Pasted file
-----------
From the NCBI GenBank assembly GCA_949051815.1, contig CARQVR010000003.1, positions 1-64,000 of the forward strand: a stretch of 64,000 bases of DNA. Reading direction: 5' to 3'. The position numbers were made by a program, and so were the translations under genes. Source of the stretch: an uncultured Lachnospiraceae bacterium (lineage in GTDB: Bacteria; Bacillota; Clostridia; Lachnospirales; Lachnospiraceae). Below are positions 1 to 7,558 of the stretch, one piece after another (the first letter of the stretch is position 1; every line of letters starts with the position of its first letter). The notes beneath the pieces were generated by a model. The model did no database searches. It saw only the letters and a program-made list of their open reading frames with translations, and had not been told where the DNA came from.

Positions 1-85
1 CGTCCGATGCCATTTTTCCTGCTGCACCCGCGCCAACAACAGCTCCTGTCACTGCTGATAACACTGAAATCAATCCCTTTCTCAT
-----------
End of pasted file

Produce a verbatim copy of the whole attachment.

From the NCBI GenBank assembly GCA_949051815.1, contig CARQVR010000003.1, positions 1-64,000 of the forward strand: a stretch of 64,000 bases of DNA. Reading direction: 5' to 3'. The position numbers were made by a program, and so were the translations under genes. Source of the stretch: an uncultured Lachnospiraceae bacterium (lineage in GTDB: Bacteria; Bacillota; Clostridia; Lachnospirales; Lachnospiraceae). Below are positions 1 to 7,558 of the stretch, one piece after another (the first letter of the stretch is position 1; every line of letters starts with the position of its first letter). The notes beneath the pieces were generated by a model. The model did no database searches. It saw only the letters and a program-made list of their open reading frames with translations, and had not been told where the DNA came from.

Positions 1-85
1 CGTCCGATGCCATTTTTCCTGCTGCACCCGCGCCAACAACAGCTCCTGTCACTGCTGATAACACTGAAATCAATCCCTTTCTCAT